Nurturing Creativity in the Next Generation
By BYRON JANIS
PUBLISHED IN THE WALL STREET JOURNAL ON DECEMBER 8, 2010
We hear a lot about piano performance but not about piano teaching, other than when program notes inform us that so-and-so studied with so-and-so or at such-and-such conservatory. Yet we should know more about it. As Rousseau observed, the child is the father of the man: The budding pianist’s lessons shape the concert artist the public later hears.
Over the course of my career as a student, performer and teacher, I’ve realized there is no “right way” to teach the piano. But there is one cardinal rule that should be every teacher’s credo: It is essential to allow talent its own creativity, and not give in to the temptation to impose your own.
We were living in Pittsburgh when I had my first piano lesson, at age 4, with Abraham Litow, who had studied at the prestigious Music Conservatory in Leningrad. At my first lesson he began teaching me scales. After some moments, he asked my mother, who was chaperoning me, for a glass of water. I was startled to see that, instead of drinking it, he placed it on the back of my right hand. “Let’s play a little game,” he said. I thought, what fun to start with a game! He said the object was to keep my hand as still as possible while playing so that no water would spill.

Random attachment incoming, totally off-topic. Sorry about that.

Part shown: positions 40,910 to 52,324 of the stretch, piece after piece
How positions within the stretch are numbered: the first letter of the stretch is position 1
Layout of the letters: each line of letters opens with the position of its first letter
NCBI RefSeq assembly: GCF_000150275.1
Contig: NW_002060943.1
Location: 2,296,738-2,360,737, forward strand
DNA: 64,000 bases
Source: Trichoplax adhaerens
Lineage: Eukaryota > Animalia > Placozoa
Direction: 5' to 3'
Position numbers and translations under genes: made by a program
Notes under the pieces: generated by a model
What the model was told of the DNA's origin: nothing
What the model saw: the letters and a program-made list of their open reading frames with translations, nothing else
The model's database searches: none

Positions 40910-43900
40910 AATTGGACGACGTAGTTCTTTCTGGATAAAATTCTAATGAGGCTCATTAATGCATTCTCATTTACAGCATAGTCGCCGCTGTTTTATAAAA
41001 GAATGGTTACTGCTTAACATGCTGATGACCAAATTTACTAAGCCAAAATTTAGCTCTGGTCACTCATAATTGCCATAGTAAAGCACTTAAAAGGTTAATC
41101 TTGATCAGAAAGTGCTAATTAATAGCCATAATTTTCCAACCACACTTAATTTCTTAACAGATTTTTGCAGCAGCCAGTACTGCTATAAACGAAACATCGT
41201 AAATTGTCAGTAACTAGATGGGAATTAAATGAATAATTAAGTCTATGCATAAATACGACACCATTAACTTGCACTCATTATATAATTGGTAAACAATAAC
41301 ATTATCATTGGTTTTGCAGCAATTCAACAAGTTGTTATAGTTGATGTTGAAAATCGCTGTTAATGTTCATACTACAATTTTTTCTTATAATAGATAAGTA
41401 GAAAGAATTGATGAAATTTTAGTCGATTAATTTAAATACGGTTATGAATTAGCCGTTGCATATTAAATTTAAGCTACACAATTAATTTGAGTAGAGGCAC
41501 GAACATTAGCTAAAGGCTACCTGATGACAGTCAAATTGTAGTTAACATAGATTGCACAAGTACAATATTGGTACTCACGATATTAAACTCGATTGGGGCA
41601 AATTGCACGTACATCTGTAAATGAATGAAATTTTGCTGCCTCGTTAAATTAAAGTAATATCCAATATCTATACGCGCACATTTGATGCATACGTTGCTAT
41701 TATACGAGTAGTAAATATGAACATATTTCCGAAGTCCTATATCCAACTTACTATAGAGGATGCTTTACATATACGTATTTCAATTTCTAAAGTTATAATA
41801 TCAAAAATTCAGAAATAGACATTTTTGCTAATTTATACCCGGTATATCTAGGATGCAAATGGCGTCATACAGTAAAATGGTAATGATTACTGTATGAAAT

I couldn’t have been less successful. The water began to spill immediately. But instead of reacting with amusement, he reprimanded me severely and made me try it over and over. I wondered what other “little games” were in store for me.
The budding pianist’s lessons shape the concert artist the public later hears, writes Byron Janis.
It didn’t take long to find out. “The Wrong Note Punishment” was next. Each time I played one, down came a stinging ruler smack on my hand. Somehow I managed not to cry, but my mother was deeply upset by Litow’s methods. He explained very sweetly, “Mrs. Yanks, he is benefiting from the same exclusive treatment I received in Russia. Do you wish to baby him playing wrong notes?” My mother protested no further. It seemed for the rest of the lesson, much to my relief, he used his weapon with somewhat less force, and as I began playing fewer wrong notes the ruler was thankfully put aside.
Then one day, when I was 7, Litow announced to my mother, “I have nothing left to teach him.” I was surprised. Was that all there was to learn? I will forever be indebted to him for what he did next. Though they hadn’t met, he telephoned New York and spoke with the great pianist and teacher Josef Lhévinne and his wife Rosina, also a superb pianist and teacher. It seems Mother Russia was the perfect entrée. They agreed to hear me. I played the first movement of Beethoven’s First Piano Concerto. When they accepted me, you couldn’t have found a more excited 7-year-old anywhere.
Sometimes, during a lesson, the Lhévinnes would argue about a phrase I had just played. Those arguments taught me one of the most important lessons of my young life: that even great artists disagree. There was more than one way to play a piece of music. What freedom it gave me at that young age, and how much it helped me in my later studies when I needed to preserve my musical identity.